Deliveries of actives by Rovisomes were also mentioned and these were the subject of a talk by Jennifer Skinner (Rovi Cosmetics). Rovisomes are microscopically small liposomes comprising a double layer around an aqueous core. They are produced from phospholipids with 80% phosphatidylcholine content. They are stable in final formulations, can decrease the irritancy of actives and can be filled with water or oil soluble actives, or both. The delivery of different actives by various Rovi systems was described. Examples include Rovisome Coenzyme Q10, said to support the energy supply of the cell metabolism; Cerasome Oxygen, said to increase the level of molecular oxygen in the deeper skin layers; and Genu pHresh, a polysaccharide extracted from citrus peel to help the skin maintain its acid mantle.

Delivery systems were also the subject of the presentation by Sam Shaeffer (Salvona Technologies) on how to create aesthetic and effective skin moisturising treatments. Shaeffer described the main causes of skin dryness as age, medication, diet and environment and said that conventional therapies based on emollients to reduce TEWL and humectants to hold water on the skin surface only last for about one hour. Salspheres from Salvona are a delivery system composed of hyaluronic acid, ceramides, glycerin and botanical extracts that work synergistically to repair the skin cellular barriers and capture moisture. They comprise a central core of a natural wax such as shea butter that is infused with glycerin and encapsulated in a polymer that retains water. On application to the skin the matrix breaks down to deliver the moisturising active over a sustained period. Various combinations targeted at specific needs are available under the SalSphere and MultiSal trade names.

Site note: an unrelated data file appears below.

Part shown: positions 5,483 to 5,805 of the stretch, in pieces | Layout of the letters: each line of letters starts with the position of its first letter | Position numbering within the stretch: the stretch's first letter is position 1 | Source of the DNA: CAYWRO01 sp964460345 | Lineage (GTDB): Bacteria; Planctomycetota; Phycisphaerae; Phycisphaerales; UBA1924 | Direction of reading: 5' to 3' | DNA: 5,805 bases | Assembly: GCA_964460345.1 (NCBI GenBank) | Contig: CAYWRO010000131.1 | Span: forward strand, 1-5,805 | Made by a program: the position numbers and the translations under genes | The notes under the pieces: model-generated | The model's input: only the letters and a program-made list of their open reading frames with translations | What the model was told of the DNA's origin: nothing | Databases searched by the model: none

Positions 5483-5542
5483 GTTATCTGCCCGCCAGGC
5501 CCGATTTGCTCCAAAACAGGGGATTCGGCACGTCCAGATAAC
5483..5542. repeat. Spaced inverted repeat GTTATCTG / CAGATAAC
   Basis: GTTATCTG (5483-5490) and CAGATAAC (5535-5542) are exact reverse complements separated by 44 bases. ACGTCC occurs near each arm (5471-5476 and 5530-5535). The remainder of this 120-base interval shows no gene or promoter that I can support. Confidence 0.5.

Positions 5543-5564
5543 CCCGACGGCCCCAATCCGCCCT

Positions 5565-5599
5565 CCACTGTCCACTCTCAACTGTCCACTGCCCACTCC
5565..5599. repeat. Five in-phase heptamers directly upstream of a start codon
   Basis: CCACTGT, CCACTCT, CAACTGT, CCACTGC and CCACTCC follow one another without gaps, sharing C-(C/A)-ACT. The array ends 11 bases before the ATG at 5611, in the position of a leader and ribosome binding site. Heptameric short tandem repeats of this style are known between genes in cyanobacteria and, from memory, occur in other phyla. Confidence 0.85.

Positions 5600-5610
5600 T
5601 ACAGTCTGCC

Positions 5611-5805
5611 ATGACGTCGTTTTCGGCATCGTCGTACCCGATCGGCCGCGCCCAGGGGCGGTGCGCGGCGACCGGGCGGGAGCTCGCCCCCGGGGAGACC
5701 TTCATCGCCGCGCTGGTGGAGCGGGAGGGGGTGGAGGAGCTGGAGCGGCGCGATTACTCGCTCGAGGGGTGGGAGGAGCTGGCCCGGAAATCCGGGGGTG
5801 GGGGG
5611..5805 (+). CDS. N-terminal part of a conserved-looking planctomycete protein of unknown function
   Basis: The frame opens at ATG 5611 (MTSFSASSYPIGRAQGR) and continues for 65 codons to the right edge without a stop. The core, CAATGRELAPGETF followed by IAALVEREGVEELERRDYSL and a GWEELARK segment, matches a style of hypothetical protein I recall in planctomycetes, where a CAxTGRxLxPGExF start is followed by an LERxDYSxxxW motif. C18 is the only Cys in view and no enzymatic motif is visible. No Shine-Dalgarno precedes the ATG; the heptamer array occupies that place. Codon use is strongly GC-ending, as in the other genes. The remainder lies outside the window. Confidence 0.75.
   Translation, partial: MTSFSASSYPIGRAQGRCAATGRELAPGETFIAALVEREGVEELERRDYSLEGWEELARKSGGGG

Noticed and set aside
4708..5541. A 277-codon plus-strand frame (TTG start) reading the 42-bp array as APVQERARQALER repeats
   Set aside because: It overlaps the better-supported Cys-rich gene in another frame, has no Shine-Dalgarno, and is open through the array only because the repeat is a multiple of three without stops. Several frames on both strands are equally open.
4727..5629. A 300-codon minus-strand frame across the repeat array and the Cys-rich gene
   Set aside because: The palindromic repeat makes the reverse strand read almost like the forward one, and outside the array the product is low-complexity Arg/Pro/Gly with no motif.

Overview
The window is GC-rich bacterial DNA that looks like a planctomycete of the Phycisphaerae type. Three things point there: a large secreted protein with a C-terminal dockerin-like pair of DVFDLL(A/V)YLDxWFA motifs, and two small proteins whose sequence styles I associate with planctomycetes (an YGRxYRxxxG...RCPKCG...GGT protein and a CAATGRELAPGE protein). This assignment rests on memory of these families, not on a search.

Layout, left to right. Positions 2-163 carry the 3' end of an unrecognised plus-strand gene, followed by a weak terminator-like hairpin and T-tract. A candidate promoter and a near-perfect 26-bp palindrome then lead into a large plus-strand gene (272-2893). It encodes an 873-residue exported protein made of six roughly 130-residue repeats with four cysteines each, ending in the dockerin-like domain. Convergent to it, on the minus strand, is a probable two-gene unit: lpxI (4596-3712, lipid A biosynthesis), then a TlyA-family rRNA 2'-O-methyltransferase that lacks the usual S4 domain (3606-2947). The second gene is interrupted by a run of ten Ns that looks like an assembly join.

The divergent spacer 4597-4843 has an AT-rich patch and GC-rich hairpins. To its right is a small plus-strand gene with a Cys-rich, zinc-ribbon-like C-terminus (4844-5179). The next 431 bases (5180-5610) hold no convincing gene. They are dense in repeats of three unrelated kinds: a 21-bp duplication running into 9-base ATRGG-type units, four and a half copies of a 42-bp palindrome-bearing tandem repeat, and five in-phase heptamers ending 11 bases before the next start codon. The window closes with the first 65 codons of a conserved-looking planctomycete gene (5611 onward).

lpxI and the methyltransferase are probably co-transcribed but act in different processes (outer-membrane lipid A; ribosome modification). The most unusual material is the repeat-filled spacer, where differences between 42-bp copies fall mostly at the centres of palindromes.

Skin care products are either designed to strengthen the skin barrier properties to protect it from environmental problems or to penetrate it to deliver active ingredients to where most needed. Skin barrier restructuring properties of emulsions created by an innovative liquid crystal system was the subject of the presentation by Carla Filippini (B&T) who described Olivem 1000 as a biometric restructuring agent. This Ecocert approved emulsifier is based on olive oil and is a combination of cetearyl olivate with sorbitan olivate. It is very compatible with skin lipids and forms liquid crystal structures that physiologically integrate with the upper layers of the stratum corneum and reduce TEWL.